Viking warrior discovered in Sweden was a woman, researchers confirm

Swedish scientists have revealed that the body of a Viking warrior long presumed to be male is, in fact, female.

A team of researchers from Stockholm University conducted a DNA analysis of the skeleton and confirmed that it belonged to a woman.

The 10th-century skeleton, the researchers concluded, is the first confirmed female high-ranking Viking warrior.

Scientists had long assumed that the skeleton was male – despite early indications that she may have been female – largely because of the status symbols buried alongside her.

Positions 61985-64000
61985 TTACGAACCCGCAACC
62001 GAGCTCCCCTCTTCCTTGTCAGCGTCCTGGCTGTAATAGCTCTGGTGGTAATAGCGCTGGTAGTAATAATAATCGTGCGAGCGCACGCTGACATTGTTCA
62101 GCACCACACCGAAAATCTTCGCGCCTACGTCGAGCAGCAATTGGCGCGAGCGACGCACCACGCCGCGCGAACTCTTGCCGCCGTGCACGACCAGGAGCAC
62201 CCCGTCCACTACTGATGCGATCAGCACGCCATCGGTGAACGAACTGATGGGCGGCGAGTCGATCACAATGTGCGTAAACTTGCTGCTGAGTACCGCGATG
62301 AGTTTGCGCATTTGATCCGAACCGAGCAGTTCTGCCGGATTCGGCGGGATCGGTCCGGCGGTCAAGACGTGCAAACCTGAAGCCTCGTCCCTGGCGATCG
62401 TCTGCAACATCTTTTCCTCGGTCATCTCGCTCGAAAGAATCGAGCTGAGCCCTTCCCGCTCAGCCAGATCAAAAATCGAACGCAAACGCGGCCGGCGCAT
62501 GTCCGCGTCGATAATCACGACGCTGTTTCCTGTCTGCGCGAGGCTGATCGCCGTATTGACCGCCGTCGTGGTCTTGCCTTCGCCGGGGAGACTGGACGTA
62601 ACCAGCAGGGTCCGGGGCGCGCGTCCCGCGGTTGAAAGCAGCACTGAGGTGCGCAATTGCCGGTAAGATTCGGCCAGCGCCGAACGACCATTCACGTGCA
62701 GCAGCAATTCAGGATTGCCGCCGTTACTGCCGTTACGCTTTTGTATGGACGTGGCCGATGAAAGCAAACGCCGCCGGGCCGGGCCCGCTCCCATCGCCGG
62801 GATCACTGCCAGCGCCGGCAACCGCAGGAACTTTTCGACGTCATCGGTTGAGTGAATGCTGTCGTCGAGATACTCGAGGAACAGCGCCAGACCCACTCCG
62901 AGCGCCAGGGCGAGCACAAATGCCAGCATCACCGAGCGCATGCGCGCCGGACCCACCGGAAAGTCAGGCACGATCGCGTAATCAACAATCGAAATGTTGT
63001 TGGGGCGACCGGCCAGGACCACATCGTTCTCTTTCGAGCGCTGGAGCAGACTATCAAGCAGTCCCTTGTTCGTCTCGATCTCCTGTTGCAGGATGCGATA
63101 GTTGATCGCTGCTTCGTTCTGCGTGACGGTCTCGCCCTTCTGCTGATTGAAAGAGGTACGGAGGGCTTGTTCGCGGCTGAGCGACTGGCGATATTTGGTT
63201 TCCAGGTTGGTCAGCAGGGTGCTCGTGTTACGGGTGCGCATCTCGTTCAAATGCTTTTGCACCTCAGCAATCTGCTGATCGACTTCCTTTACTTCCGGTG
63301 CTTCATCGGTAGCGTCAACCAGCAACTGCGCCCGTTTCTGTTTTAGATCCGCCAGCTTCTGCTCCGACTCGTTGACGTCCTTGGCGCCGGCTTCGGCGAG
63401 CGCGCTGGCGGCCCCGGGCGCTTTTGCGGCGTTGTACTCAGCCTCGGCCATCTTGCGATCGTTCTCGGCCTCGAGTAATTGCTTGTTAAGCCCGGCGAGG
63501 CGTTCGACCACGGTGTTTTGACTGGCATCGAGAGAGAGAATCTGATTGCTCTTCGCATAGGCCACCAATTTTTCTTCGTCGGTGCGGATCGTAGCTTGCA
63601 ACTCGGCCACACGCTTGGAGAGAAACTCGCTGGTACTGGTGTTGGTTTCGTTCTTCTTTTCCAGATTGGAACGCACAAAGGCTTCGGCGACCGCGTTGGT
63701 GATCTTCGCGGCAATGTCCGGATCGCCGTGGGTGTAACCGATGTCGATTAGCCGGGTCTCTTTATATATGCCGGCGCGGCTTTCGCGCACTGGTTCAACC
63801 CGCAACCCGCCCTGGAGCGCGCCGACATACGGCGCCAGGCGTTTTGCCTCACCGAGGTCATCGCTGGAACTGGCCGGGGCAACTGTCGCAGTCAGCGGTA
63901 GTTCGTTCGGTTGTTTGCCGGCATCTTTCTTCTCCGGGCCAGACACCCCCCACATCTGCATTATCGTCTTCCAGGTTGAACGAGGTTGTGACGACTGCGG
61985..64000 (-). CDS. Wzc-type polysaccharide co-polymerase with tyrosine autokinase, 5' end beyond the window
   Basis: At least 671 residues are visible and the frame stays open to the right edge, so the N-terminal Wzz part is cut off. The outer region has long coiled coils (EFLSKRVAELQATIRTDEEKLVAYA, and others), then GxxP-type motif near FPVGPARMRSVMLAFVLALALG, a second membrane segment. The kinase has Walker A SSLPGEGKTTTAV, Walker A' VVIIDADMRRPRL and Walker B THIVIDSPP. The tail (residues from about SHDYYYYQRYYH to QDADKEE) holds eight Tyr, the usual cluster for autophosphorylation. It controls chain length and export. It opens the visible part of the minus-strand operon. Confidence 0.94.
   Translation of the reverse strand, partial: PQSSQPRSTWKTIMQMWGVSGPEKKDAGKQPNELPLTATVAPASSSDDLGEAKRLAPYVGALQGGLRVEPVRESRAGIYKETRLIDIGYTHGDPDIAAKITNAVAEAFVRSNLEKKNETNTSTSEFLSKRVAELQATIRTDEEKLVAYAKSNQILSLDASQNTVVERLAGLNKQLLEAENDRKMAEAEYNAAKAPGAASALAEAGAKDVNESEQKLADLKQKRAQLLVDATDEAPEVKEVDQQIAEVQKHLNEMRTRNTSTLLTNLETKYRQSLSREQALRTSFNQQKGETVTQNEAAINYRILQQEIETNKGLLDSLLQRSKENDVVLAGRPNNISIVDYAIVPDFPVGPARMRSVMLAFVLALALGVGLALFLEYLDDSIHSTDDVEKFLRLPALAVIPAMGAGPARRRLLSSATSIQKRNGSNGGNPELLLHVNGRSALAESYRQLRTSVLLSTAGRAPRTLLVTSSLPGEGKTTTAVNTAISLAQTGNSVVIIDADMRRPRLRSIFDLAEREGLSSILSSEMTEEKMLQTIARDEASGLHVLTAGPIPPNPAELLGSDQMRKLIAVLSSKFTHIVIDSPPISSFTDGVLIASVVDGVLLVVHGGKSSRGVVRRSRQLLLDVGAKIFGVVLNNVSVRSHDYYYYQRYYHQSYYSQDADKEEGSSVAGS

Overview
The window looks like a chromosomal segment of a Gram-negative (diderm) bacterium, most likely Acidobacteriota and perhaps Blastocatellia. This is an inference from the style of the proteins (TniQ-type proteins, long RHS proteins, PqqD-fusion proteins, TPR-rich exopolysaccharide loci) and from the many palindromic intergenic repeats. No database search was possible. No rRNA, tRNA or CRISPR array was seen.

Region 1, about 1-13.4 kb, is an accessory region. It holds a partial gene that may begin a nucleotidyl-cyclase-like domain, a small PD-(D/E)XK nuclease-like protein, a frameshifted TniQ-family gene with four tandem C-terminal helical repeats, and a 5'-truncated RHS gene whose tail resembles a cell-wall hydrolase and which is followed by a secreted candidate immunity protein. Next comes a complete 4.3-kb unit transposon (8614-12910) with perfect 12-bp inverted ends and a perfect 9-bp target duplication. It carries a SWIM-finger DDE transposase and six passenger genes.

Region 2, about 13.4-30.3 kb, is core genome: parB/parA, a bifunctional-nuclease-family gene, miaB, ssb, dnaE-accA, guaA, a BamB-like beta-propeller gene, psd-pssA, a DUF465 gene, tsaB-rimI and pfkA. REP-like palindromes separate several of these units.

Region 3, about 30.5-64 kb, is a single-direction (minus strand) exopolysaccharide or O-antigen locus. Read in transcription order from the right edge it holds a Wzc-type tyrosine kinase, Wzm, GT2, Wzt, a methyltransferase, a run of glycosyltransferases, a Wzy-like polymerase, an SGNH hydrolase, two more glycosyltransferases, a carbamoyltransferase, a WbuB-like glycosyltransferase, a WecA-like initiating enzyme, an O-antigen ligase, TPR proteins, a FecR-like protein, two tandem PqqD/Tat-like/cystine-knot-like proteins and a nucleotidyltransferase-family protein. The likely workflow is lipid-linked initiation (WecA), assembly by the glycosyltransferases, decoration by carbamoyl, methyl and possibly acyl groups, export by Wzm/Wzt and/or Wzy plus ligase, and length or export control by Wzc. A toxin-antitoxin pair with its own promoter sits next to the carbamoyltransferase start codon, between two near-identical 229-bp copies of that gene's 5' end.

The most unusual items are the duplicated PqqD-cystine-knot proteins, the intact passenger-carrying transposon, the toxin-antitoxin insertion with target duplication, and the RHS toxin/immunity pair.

Early archaeologists uncovered a sword, an axe, a spear, armour-piercing arrows, a battle knife, two shields, and two horses in the grave, signifying the buried individual’s status of as a “professional warrior”.

A set of gaming pieces found in the grave indicates the individual’s “knowledge of tactics and strategy” and role as a high-ranking officer, the scientists said. independent.co.uk